* I freely admit this is a completely insane practice, but I was a weird young person, and also I knew a bunch of other people that were also doing the same thing, so it seemed somewhat less insane at the time.

21 as opposed to things like permanence (actually, the history of recorded media has, at least for the last few decades, been a tale of a journey toward impermanence), sound quality (despite the record selling industry’s continual arguments otherwise) and, y’know, actual quality.

And, of course, that’s a tremendous garden to try to build a wall around, so it’s an uphill struggle to fight against the forces that are keeping people from driving down to Best Buy to buy a Coldplay record or whatever. So the trick is to start your own services – Apple Music and Tidal, in this case – and convince people that these are the things you “should” use to listen to music (they are the things that are the most expensive for the least content), and they’re doing what they always do: tacitly implying that the problem is you, by attacking (now) YouTube22.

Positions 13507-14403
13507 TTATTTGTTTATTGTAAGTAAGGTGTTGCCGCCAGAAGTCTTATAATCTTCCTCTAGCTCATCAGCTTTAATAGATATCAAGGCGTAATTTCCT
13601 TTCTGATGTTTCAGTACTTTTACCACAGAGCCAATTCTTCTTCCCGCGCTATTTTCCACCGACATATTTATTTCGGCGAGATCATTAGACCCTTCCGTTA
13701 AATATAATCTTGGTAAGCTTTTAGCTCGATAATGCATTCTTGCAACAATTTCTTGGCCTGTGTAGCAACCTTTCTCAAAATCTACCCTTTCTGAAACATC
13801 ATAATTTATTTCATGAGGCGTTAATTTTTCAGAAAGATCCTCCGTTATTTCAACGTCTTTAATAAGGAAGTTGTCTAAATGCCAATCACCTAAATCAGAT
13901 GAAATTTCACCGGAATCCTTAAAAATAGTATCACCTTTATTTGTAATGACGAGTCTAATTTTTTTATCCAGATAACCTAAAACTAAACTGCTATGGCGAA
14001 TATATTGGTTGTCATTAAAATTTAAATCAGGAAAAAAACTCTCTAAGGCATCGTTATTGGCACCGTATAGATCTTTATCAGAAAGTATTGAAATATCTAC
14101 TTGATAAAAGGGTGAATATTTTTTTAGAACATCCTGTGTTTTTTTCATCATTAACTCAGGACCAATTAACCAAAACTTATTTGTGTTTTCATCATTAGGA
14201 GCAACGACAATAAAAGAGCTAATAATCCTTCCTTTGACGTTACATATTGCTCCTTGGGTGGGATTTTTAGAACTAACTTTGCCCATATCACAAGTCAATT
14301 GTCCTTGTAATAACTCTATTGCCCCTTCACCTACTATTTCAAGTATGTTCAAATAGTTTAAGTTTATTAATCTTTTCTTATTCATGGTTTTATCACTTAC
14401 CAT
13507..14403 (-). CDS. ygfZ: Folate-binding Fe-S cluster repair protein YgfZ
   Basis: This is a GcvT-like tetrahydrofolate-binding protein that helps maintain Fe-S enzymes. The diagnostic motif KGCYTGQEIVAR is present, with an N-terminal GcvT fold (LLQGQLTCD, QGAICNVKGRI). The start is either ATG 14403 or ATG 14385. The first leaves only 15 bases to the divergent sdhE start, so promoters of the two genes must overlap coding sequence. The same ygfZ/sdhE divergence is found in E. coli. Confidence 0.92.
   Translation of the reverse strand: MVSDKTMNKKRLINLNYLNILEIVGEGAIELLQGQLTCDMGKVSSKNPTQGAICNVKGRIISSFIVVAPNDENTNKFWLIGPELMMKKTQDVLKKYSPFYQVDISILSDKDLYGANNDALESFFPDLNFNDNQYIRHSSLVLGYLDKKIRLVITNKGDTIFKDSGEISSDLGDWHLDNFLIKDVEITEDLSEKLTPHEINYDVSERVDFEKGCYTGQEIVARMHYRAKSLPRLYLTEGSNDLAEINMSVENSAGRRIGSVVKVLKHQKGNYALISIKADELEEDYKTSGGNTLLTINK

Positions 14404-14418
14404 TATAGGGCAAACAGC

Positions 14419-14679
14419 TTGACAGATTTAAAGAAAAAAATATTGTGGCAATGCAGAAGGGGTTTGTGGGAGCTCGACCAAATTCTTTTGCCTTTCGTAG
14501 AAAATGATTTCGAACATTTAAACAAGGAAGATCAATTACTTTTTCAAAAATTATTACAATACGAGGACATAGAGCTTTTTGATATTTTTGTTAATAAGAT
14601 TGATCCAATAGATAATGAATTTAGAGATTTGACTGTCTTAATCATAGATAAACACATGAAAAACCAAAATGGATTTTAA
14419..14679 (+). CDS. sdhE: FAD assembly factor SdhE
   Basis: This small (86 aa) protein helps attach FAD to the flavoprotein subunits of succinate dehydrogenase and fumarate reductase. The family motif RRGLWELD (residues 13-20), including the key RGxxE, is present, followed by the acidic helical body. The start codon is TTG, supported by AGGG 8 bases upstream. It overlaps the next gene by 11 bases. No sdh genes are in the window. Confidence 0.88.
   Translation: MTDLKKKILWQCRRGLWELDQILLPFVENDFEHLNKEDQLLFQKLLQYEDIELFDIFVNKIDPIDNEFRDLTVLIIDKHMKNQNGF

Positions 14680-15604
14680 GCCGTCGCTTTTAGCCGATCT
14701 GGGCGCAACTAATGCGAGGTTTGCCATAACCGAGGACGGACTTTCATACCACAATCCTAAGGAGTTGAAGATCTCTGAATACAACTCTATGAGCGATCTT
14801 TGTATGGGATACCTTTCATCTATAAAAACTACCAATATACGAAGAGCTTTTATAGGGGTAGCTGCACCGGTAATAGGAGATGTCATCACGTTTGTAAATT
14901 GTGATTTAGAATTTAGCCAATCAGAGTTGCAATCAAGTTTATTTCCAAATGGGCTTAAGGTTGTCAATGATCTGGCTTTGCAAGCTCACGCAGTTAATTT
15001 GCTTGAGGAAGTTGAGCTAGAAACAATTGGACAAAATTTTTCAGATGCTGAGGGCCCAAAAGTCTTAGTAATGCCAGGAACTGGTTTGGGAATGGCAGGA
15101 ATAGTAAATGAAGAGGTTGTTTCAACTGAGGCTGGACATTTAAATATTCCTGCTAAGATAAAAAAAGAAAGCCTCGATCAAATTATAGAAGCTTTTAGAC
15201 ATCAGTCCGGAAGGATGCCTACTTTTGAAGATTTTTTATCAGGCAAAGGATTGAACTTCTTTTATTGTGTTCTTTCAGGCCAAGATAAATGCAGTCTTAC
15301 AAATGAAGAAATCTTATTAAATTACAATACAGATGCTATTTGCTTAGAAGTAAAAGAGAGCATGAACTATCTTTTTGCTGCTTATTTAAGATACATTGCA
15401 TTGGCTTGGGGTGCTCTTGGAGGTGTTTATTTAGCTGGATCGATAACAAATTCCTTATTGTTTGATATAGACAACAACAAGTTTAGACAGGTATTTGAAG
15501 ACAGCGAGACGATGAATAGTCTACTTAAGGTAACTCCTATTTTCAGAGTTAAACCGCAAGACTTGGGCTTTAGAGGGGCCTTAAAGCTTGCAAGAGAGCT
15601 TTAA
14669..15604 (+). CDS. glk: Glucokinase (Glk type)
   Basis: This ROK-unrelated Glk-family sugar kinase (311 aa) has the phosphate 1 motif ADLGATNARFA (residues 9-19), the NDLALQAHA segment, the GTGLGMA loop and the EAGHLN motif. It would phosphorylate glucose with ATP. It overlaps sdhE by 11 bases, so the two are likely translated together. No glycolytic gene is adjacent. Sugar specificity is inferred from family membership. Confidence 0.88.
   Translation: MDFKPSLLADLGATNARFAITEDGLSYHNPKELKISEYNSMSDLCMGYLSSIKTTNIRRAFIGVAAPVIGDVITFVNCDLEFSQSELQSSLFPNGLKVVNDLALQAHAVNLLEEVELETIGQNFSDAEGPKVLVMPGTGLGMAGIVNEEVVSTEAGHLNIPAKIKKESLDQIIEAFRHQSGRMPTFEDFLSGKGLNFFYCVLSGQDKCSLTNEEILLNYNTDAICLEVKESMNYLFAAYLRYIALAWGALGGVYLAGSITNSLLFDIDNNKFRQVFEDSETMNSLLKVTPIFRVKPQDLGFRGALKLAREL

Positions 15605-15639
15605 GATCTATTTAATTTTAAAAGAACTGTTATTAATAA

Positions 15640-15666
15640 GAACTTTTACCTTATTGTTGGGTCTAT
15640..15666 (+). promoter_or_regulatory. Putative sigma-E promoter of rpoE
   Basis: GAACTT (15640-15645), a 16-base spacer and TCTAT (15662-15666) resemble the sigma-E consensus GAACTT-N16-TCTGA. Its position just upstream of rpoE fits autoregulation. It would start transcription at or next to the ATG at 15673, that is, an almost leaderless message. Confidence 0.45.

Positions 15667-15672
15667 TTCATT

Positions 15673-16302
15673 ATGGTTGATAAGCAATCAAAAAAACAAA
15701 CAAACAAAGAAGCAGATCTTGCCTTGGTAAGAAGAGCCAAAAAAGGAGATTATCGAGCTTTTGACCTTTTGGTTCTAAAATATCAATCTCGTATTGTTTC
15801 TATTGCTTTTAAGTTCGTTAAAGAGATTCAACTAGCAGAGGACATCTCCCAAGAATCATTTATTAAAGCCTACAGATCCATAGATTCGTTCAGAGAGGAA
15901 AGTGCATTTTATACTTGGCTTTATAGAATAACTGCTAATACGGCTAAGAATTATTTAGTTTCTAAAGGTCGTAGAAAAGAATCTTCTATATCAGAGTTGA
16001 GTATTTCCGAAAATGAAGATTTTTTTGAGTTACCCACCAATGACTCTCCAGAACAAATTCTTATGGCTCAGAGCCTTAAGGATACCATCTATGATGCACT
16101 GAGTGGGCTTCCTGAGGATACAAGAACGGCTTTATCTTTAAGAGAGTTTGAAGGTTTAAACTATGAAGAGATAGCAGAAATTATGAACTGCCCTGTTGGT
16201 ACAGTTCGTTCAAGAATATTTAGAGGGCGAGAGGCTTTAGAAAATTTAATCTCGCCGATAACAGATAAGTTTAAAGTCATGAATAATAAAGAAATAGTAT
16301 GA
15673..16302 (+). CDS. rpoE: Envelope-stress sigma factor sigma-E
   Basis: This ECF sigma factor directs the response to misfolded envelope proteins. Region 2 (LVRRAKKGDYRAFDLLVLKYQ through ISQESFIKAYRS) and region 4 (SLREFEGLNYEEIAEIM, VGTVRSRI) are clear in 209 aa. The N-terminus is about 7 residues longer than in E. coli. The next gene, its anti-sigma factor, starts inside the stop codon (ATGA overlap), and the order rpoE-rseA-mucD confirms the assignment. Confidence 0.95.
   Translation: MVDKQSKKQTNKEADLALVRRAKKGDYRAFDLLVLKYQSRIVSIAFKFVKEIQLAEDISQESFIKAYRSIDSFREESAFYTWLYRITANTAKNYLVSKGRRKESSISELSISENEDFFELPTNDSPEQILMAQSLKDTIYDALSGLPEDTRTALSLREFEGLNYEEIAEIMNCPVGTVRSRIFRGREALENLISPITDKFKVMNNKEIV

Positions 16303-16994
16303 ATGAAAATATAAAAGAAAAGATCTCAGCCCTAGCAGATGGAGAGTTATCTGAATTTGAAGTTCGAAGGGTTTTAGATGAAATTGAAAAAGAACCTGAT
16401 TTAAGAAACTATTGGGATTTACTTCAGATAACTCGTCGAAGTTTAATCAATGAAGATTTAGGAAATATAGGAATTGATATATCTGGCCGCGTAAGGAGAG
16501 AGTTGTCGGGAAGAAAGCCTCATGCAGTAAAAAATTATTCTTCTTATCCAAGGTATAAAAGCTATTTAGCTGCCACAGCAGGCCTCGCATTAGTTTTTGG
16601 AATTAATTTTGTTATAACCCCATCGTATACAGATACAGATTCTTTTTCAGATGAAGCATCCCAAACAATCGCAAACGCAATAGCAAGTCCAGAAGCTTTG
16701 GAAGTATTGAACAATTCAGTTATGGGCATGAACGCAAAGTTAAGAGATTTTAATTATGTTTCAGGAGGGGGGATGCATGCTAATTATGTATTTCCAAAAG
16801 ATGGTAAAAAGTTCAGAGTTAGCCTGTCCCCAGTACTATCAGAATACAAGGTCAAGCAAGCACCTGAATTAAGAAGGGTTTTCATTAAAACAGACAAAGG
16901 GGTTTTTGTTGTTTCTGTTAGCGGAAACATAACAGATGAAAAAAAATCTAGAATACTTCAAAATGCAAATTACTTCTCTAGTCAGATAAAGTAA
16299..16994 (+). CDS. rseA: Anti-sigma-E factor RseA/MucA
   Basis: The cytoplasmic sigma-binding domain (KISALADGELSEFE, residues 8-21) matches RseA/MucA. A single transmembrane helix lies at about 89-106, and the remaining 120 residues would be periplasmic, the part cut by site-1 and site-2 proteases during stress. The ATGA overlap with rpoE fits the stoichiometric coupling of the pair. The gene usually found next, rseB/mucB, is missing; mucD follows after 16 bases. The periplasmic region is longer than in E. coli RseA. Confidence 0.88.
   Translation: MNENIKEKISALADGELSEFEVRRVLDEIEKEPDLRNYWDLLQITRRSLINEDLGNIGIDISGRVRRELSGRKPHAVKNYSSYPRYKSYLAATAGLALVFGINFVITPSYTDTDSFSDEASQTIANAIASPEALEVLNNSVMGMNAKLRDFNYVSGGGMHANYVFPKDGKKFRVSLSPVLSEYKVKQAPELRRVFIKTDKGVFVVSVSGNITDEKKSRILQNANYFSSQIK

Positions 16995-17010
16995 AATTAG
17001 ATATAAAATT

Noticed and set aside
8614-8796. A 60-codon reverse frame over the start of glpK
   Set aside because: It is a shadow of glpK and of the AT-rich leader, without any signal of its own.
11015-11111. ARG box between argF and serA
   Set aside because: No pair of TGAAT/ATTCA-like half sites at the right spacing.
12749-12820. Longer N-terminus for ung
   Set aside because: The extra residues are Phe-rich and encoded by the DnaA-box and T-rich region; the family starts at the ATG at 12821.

22 after this very tactic failed to sink Pandora, or Spotify. I guess it did take Grooveshark and, in the long-ago, Napster.

You see, there’s no real evidence that people aren’t just doing what they’d do naturally. The technology allows them an unprecedented ability to do it – that is, listen to whatever they want whenever they want at the point of lowest effort and lowest cost to themselves – and the audience, such as it was, is no longer captive. So now there’s a big “A Bunch of People You’ve Heard Of” petition being signed, and YouTube has thrown the sop of YouTube RED23, and I’m sure by the end of the year there will be some highly public “treaty” or whatever governing (or, well, “governing”) the way YouTube and the record selling industry interact.

23 which, I will admit, is attractive because it includes the feature where you can pay some money to have YouTube videos play on your phone without keeping the app actively open and the phone on the whole time, something that has plagued the YouTube phone app for as long as there’s been one. Plagued, I tell you.